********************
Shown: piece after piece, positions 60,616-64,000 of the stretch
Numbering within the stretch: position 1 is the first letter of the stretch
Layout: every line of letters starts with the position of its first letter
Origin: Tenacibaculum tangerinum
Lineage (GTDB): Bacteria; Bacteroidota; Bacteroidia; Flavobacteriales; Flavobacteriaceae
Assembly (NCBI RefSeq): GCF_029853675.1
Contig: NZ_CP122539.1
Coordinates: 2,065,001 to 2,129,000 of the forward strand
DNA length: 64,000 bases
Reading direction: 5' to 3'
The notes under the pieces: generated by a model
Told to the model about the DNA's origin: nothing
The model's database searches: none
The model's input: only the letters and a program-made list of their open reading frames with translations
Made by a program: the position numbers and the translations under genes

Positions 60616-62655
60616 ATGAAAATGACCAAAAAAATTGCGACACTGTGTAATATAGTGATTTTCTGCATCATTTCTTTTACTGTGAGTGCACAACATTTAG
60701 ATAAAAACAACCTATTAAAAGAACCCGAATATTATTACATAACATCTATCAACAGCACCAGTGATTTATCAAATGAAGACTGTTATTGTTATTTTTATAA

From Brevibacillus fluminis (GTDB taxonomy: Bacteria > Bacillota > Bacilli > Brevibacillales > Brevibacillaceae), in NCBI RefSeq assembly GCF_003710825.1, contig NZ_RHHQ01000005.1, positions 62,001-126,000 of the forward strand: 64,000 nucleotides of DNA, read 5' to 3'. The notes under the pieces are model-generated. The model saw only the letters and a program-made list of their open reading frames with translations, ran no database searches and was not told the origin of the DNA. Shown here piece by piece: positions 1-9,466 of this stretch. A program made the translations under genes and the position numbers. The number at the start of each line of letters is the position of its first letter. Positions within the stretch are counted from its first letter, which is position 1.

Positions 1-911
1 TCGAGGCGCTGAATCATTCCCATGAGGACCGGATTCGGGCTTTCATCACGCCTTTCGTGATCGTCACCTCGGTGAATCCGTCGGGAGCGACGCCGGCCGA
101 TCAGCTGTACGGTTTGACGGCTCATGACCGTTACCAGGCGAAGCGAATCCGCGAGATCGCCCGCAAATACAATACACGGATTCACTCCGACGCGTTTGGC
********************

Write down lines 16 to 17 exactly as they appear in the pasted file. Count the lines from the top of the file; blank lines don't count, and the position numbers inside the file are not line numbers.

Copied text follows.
Positions 60616-62655
60616 ATGAAAATGACCAAAAAAATTGCGACACTGTGTAATATAGTGATTTTCTGCATCATTTCTTTTACTGTGAGTGCACAACATTTAG